I took a deep breath, put my hand on her shoulder and gently whispered, “We’ve all made horrible mistakes in our lives, and things do change, but God never hates us, Emily. He’s not mad at you; He’s weeping with you. When your heart is broken, His heart is broken too.”
We spent the next thirty minutes talking. I listened as Emily poured out her heart. I learned a lot about Emily in that short time. The one thing I know she heard from me was that God can forgive us of anything. I assured her over and over again, “God’s not mad at you; He’s mad about you, and He still has a good plan for your life. Restoration is His specialty.”
Like this young woman, many of us feel we’ve gone too far and failed too miserably to ever get back on track. Even if God once had a great plan for our lives, we believe it’s too late now. But avoiding epic failure is not a prerequisite to experiencing a hope-filled life.
Moses was a murderer. David was an adulterer. Rahab was a prostitute. Peter was a betrayer. Saul (aka Paul) persecuted and imprisoned Christians. Yet each of them lived amazing post-failure lives with God.
We’re all in trouble if the path to hope and purpose in Christ requires perfection. We must learn to get past what we’ve done and get beyond our glaring inadequacies. God is bigger than our foolishness. He can redeem, restore, and renew any life that is fully surrendered to Him.
A BIG PROBLEM
We tend to see God through our shattered perspective, and that’s a big problem. With a severely damaged self-image, we generally have a broken God-image too. In fact, let’s be honest, some of us believe God is great and all-powerful, but we can’t imagine Him doing anything astonishing through our lives. We sing worship songs about His awesomeness, but we believe God is limited in what He can do with screw-ups like us.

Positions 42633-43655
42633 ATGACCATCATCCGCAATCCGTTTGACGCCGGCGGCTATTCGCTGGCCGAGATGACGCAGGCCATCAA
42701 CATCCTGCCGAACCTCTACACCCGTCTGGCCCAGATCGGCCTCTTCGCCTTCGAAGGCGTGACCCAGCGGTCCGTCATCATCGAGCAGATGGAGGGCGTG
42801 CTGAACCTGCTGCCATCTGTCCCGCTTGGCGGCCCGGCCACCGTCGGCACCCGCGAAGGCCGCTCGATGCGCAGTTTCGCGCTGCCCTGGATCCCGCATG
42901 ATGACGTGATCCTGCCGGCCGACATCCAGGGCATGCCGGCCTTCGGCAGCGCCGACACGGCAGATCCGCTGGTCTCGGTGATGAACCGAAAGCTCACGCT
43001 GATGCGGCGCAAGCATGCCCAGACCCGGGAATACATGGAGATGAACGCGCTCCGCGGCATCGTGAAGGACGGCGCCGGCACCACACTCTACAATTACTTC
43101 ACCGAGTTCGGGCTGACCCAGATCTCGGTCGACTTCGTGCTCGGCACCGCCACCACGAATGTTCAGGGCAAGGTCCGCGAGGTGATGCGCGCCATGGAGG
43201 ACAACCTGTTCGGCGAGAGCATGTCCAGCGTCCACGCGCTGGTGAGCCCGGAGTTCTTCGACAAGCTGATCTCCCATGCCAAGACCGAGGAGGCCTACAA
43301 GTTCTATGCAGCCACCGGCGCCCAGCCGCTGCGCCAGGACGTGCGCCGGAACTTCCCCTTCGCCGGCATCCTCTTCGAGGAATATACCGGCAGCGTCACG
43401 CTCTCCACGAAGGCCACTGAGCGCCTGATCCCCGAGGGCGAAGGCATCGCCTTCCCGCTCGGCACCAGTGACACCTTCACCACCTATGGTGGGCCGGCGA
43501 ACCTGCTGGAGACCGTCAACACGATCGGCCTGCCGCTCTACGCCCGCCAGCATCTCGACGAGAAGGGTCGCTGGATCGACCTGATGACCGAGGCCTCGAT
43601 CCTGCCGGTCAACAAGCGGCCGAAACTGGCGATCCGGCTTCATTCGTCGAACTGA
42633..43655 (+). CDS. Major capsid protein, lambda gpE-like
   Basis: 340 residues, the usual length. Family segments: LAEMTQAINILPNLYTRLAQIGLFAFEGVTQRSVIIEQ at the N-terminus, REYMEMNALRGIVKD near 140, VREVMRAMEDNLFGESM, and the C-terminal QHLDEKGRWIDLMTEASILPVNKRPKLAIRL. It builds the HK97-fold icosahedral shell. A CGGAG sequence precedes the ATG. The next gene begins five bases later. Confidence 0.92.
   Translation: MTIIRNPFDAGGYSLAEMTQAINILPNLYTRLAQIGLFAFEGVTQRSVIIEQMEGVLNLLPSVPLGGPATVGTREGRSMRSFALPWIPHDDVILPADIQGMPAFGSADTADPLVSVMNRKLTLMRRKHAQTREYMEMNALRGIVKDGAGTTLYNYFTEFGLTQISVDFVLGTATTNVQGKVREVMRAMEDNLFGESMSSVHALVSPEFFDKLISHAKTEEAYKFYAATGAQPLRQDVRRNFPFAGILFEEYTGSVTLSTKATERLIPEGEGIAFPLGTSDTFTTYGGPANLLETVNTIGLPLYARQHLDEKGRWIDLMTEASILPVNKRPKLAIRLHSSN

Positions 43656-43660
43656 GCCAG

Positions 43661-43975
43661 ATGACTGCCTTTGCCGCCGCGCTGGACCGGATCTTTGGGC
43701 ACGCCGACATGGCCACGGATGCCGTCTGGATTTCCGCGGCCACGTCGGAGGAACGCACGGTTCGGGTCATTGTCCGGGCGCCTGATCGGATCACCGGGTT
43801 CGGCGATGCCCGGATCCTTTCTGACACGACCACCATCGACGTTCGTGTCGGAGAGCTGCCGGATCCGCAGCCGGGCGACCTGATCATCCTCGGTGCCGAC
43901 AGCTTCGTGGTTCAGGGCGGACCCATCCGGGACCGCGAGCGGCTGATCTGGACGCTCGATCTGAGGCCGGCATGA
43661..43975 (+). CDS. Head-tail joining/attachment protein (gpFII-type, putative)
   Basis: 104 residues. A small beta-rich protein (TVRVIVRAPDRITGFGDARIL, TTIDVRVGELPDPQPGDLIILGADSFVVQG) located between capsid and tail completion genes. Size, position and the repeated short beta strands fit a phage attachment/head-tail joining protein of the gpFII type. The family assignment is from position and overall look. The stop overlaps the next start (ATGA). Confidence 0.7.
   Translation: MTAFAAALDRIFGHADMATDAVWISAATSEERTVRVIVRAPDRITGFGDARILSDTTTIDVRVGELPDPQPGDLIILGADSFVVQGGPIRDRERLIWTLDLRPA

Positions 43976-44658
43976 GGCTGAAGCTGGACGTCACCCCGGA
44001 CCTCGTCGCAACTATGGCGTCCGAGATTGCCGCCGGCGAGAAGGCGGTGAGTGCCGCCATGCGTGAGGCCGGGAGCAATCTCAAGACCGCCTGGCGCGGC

A considerable part of the dilemma is that we like to create gods in our image. We make gods out of the rich and famous. We elevate leaders (including politicians and pastors) to god-like status. We put them on a pedestal somewhere prominent in our lives, but in the end, it’s a puny little god we’ve made to worship rather than Almighty God. Sadly, if our God is too tiny or too human (like us), then our faith and confidence in Him will be too small as well.
Deep down we want to believe that God can do anything, but we’re pretty sure He has limits when it comes to us. Time or space might not constrain God, but a craftsman is only as good as the material he has to work with, right?
And we know what we are.
More mud than marble.
More sandstone than diamond.
More broken than whole.